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A Bug's Life

movie reviewmovie reviewmovie review out of 4

All-Reviews.com Movie Review: A Bug's Life

Starring: Dave Foley, Kevin Spacey
Director: John Lasseter
Rated: G
RunTime: 96 Minutes
Release Date: November 1998
Genres: Animation, Kids




Review by Walter Frith
3 stars out of 4

Pixar animation and Walt Disney Pictures presents 'A Bug's Life'. The film is a rousing pleasure to watch, to listen to and to think about after it's done. There isn't much to think about in a philosophical sense but the brilliant attention to detail using the most advanced and state of the art special effects and computer techniques available have you guessing just exactly how it was all done.

Similar to 'Antz', also released recently, 'A Bug's Life' details the antics of an ant colony. The main character, voiced by Dave Foley is named Flick and he's the nerdy little foul up whom you would never expect to be a hero. Other prominent characters that celebrities lend their voices to for the production are the Princess (Julia Louis-Dreyfuss), her mother the Queen (Phyllis Diller) and their relationship with the good guys (other insects) and the bad guys, a swarm of grasshoppers led by Hopper (Kevin Spacey). A minor character, Mr. Soil, is voiced by Roddy McDowell, a classic actor making his last contribution to motion pictures as he died earlier this year from cancer.

After a major foul-up by Flick, the colony loses all food collected for the grasshoppers, (after all, grasshoppers ARE above ants in the food chain), Hopper orders the ants to begin again and says that his army will destroy the ants if they come back at the end of the rainy season and there isn't any food. After a trial, Flick is banned from the colony and finds himself on his own where he befriends a group of other insects connected to a flea circus. Prominent among the characters are a butterfly (Madeline Kahn), a walking stick bug (David Hyde-Pierce), a ladybug (Denis Leary) and a black widow spider (Bonnie Hunt). Flick recruits them in a comical way to return with him to the colony and stand up to Hopper and the others when they return to bully the ants for food.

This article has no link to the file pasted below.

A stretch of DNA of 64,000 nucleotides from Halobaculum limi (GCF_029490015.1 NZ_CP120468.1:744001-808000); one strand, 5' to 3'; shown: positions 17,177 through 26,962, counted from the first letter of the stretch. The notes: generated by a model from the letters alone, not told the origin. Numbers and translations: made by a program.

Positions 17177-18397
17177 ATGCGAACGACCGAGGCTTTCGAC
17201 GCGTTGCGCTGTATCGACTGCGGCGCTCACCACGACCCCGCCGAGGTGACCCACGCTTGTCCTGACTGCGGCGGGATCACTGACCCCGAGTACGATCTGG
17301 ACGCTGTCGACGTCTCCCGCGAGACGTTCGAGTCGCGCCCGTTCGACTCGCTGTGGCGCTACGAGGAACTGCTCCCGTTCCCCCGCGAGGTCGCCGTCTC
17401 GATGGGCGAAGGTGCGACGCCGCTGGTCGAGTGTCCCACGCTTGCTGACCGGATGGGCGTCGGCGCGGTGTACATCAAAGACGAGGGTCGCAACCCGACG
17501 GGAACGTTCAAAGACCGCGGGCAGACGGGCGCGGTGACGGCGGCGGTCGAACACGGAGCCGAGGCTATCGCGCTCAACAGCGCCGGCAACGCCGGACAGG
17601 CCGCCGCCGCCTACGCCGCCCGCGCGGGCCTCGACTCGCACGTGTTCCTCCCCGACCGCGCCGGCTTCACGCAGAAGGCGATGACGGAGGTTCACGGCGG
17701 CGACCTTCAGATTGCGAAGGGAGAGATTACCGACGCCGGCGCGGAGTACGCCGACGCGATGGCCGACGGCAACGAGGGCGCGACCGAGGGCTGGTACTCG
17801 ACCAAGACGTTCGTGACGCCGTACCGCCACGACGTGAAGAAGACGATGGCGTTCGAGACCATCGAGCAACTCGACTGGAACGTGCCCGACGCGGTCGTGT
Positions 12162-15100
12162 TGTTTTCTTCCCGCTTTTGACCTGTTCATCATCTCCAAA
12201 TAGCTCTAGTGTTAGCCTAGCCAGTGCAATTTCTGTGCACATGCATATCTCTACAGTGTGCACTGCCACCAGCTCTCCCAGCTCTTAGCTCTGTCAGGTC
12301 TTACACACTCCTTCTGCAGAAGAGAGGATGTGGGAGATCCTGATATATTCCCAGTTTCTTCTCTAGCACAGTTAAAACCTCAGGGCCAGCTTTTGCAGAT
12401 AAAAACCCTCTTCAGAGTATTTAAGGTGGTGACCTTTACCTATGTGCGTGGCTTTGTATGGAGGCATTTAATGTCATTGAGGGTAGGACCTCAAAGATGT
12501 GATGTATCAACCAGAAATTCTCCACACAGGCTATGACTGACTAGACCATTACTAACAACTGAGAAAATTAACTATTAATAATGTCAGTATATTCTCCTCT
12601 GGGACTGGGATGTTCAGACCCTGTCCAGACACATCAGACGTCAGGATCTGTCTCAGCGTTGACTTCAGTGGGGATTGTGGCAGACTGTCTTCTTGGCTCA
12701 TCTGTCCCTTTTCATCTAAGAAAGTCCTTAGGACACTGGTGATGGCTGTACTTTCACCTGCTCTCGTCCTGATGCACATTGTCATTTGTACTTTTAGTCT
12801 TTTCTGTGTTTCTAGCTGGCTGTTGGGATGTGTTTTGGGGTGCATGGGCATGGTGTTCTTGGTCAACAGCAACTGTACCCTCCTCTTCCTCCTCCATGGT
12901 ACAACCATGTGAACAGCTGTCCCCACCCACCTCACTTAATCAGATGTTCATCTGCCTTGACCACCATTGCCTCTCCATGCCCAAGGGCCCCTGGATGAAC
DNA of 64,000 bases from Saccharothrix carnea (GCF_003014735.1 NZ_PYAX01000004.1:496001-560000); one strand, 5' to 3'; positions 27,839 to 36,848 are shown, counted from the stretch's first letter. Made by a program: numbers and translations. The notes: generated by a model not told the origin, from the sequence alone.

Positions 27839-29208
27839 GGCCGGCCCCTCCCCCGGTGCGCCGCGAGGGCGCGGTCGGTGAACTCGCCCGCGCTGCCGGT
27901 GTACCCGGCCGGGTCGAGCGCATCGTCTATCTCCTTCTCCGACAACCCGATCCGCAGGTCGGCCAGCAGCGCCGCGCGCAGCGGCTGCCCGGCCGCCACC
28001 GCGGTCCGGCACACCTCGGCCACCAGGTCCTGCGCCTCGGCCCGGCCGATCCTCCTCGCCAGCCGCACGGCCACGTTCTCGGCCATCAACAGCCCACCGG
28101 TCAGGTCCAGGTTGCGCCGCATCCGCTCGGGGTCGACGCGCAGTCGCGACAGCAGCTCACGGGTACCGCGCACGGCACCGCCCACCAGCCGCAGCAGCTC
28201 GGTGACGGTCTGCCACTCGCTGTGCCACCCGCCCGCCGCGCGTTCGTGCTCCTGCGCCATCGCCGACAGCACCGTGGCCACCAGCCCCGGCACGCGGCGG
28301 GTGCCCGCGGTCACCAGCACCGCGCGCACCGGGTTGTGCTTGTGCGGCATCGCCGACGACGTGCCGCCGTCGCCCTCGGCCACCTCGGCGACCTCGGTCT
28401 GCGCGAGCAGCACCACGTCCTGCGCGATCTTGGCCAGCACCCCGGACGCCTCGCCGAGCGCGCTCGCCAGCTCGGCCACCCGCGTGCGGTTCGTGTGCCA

I give much credit is given to Pixar and Disney for making the potentially hideous insects adorable and cute for kids to laugh at and become wide-eyed. One of the most hideous creatures in nature is the spider but it's drawn so well in this movie, that you can't take your eyes off the screen for it or any other optical candy intended for adults as much as it is for kids.

'A Bug's Life' is directed by John Lasseter ('Toy Story') and Andrew Stanton and the screenplay is by Andrew Stanton, Donald McEnery and Bob Shaw. Cleverly used in the film, and it should be in all films of a cartoonish nature, are the ingeniously used clichés thrown in such as a bug being attracted to a bright light, how they hang around food containers that become trash etc, etc. Especially nice is the film's running time which actually exceeds 90 minutes and gives the audience its money worth and isn't 70 or 80 minutes in length. I guess that explains why they used a lot of t.v. actors. Their scale of pay wouldn't cost as much as a big name such as Tom Hanks, whose character voice of Woody in 'Toy Story' probably commanded a high salary so more money is available for a longer running time in this production. 'A Bug's Life' is perfect for the attention span of children and the satisfying appetite of adults. A charming romp all the way which don't require being written about at great lengths. Just enough to highly recommend it.

Copyright © 1998 Walter Frith

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